FaceBuilder for Blender



Written Guide

Last updated: Mar 2024

The FaceBuilder add-on for Blender​ lets you create photorealistic 3D portraits using only photos or images right inside the popular 3D creation suite. The combination of AI-powered mesh alignment and advanced settings make FaceBuilder a professional image-to-3D tool for 3D artists and CG enthusiasts requiring no special 3D modelling skills. The resulting animatable 3D heads and faces can be used for digital makeup, 3D tracking, creating 3D characters or avatars in Blender or exported to any other 3D software.


Download KeenTools Blender Pack from our download page. Open Blender, go to Edit > Preferences > Add-ons, press the Install… button, navigate to the downloaded .ZIP file (for Mac users: double click on the DMG file and find the zip inside) and hit Install Add-on.

Install FaceBuilder add-on in Blender

Select the Interface: KeenTools FaceBuilder… checkbox to enable the add-on, unfold it, accept the licence agreement, and finally press Install online to download and install KeenTools Core Library necessary for the add-on performance.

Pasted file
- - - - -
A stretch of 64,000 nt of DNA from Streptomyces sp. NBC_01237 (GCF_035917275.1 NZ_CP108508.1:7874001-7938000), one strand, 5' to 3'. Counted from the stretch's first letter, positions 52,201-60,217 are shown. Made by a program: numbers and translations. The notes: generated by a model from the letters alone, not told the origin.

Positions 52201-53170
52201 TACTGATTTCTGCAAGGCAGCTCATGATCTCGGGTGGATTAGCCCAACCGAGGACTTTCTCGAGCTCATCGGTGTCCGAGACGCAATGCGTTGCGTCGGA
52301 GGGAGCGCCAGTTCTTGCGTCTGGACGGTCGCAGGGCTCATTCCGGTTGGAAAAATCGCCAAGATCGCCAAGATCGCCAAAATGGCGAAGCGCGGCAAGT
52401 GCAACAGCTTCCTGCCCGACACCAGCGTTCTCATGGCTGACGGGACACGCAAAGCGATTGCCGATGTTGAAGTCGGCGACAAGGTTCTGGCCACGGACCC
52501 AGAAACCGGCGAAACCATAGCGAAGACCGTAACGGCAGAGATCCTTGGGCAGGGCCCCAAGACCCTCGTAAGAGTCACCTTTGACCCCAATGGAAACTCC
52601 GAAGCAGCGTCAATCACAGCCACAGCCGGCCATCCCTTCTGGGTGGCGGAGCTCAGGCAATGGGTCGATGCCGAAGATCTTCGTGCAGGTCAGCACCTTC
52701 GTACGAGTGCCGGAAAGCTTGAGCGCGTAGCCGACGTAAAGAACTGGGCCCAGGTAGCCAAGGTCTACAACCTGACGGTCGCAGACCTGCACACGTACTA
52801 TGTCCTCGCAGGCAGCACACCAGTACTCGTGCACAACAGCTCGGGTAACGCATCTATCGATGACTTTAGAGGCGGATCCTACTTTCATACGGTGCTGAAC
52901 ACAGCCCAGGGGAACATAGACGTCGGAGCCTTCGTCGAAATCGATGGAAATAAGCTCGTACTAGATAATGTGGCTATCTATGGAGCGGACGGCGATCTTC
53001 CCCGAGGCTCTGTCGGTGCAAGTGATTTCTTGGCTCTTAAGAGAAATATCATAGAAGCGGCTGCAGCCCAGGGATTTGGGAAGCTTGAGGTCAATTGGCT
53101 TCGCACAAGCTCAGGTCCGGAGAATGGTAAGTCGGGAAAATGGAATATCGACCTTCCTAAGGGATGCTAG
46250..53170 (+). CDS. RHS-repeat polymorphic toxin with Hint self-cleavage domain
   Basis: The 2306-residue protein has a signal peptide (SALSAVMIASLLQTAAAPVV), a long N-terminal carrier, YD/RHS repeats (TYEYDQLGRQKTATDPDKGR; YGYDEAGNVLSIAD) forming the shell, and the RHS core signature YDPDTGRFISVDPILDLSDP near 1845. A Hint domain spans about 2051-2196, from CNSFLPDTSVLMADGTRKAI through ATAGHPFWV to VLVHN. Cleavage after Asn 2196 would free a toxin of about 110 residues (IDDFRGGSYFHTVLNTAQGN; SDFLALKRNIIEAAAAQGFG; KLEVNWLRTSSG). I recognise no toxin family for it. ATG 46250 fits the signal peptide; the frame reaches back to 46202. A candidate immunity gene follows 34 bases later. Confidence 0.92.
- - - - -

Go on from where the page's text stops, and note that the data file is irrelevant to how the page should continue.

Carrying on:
For offline installation, you’ll need to have our Core Library previously downloaded from this page. Simply click on the Install from disk button and navigate to the Core Library zip file. ​​ Note that the versions of the add-on and the core library should match.

Like other KeenTools add-ons for Blender, FaceBuilder can be accessed through the N-panel (sidebar) by pressing Nor clicking on a tiny little triangle in the upper right corner of the viewport.

Once you press Create new Head, FaceBuilder adds a default 3D head to the scene. This is a neutral head that you will be morphing using reference images.